As of May 6, 2017, the number of people in the United States who have been charged with child sexual assault and other crimes related to child marriage is at an all-time high.

In addition to child sexual exploitation, child abuse is also on the rise.

Child sexual abuse is defined as a criminal offense that is committed by someone of a child’s age or under the age of 16 and involves the commission of sexual conduct with a person who is under the child’s care or under 18.

Child abuse and neglect is defined in the same way.

Child sex trafficking is also a crime, and there are a number of state laws that specifically criminalize the sale, distribution, possession, and distribution of child pornography.

Child rape, as defined by the U.S. Department of Justice, includes sexual penetration, fondling, and fondling against the will of the victim, usually a child.

Child trafficking is defined by federal law as the criminal conduct for which a child is exploited for commercial sexual exploitation or sexual exploitation of a minor.

The National Center for Missing and Exploited Children reported in 2016 that nearly 1 in 5 child victims were trafficked online, including 1 in 4 children under the ages of 11 and over the age 14.

The Center found that 1 in 10 children between the ages 4 and 12 were traffinged online.

Child porn is also common on the internet, particularly for younger children.

A 2017 study by the University of Utah, published in the Journal of Applied Social Psychology, found that 14 percent of internet users between the age 15 and 18 have viewed child pornography and that 17 percent of online adults have viewed images of child sex abuse.

This study also found that over 50 percent of adults aged 18 to 35 viewed child sex images on a daily basis, and that over 30 percent of those adults have been exposed to child pornography on a regular basis.

The problem of child sexual violence, however, is even worse than the problem of pornography.

This problem involves the criminalization of sex offenses, and is far worse than sex trafficking.

Child predators have no moral or legal obligation to keep children safe.

They have no legal obligation whatsoever to protect the safety of children in their care.

There are no laws in the U-S that require a child to be safe in a place where they are subjected to abuse.

The laws that do exist require that parents or other caregivers must provide their children with a safe environment.

The Children’s Defense Fund (CDF), a nonprofit organization that provides legal services to victims of sexual abuse, has an interactive online tool that is designed to help children learn about child safety laws.

The tool provides a list of states that prohibit the selling, distribution or possession of child porn, and states that have child sexual predator statutes that specifically prohibit the sale of child exploitation or child pornography in those states.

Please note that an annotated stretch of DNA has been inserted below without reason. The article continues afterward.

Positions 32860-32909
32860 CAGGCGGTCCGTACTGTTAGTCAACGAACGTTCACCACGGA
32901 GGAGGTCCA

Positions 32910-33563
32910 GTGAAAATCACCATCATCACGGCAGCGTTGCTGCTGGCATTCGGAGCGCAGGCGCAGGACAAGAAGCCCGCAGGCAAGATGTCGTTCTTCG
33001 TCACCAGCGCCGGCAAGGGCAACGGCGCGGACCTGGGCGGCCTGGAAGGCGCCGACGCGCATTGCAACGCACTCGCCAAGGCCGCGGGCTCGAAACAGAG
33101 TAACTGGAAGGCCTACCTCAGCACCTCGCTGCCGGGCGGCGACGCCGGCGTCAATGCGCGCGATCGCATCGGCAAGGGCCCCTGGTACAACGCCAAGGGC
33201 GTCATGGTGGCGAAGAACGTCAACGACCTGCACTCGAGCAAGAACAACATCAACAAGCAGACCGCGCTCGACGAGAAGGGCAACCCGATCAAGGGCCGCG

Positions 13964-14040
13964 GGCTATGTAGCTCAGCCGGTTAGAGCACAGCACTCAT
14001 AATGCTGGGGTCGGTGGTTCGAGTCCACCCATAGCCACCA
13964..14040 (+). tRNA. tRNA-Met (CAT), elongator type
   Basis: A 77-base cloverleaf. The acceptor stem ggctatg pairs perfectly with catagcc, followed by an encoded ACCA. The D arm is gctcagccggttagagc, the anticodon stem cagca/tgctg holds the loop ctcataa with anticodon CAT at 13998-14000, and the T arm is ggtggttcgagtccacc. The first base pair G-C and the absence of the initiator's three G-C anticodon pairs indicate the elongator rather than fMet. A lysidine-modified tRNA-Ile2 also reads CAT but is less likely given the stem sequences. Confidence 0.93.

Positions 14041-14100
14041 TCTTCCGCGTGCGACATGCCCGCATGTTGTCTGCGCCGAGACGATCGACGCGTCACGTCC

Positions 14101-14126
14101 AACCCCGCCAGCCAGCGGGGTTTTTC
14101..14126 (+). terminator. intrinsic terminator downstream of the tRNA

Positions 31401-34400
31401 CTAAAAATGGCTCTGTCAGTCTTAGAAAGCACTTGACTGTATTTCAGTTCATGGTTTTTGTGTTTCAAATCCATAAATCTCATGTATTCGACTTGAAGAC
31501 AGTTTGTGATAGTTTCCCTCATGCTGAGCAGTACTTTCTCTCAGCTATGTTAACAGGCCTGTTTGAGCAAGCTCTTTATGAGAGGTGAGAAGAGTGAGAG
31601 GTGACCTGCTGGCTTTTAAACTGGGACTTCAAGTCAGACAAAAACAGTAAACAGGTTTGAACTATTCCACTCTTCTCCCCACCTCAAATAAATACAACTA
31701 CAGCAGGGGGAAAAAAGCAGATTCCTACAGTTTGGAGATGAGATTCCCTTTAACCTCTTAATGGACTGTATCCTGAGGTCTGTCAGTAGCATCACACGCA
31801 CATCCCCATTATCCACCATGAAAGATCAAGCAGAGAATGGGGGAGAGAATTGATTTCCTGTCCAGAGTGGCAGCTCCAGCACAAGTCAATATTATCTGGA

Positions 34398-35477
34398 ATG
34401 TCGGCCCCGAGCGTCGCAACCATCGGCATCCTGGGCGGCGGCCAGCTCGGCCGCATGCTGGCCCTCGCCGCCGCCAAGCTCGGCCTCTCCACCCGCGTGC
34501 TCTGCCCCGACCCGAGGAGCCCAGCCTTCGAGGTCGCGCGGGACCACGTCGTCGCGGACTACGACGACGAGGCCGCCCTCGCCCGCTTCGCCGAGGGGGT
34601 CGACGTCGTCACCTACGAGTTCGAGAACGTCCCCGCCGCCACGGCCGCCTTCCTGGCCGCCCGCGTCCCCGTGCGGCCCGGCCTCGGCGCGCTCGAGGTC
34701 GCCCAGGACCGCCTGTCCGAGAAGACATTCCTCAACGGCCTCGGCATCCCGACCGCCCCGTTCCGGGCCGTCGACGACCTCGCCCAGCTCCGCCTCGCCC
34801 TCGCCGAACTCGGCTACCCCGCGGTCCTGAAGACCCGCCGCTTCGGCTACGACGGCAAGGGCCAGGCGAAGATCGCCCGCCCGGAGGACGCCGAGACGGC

The CDF also provides a link to the Child Protection and Safety Resource Guide for parents, guardians, and other caregivers of children.

The guide contains an extensive list of laws, which include: A parent or other adult in charge of a juvenile who is a child under the legal age of 18 who is responsible for the child, who is the parent of the child or guardian of the minor, and who has been convicted of or pled guilty to a crime involving sexual abuse or child exploitation; A parent of a person under the adult supervision of a parent who has not been convicted or pled not guilty to or has been ordered to surrender to the authorities for prosecution under the law described above, who has committed a felony offense involving sexual assault, child molestation, or child trafficking; A person in charge or care of a student, who holds a valid certificate of educational achievement from an accredited school or program, who maintains a child care home, or who is otherwise responsible for a child, including, but not limited to, a school bus driver, a bus driver’s aide, a social worker, a babysitter, a tutor, or a school counselor; A school counselor who is not the parent or guardian; A public school teacher, who possesses a valid educator certification issued by the state, and has been certified by a parent, guardian, or person in authority to teach at least one of the following: Math, reading, science, or other curriculum standards; Language instruction; Special education; and English instruction; or A person who owns a business that is licensed to engage in business with minors and who provides services to those children; A child who is at least 18 years of age, who attends a private school or a private or parochial school, or attends a program designed to prepare children for entry into or high school graduation, or is enrolled in a child support payment plan; A minor who is enrolled at a public or private school, including a public school where a student is enrolled, and where the student has been enrolled for at least 6 months, or the child is enrolled as part of a special education program; or An adult who is physically or mentally incapacitated, who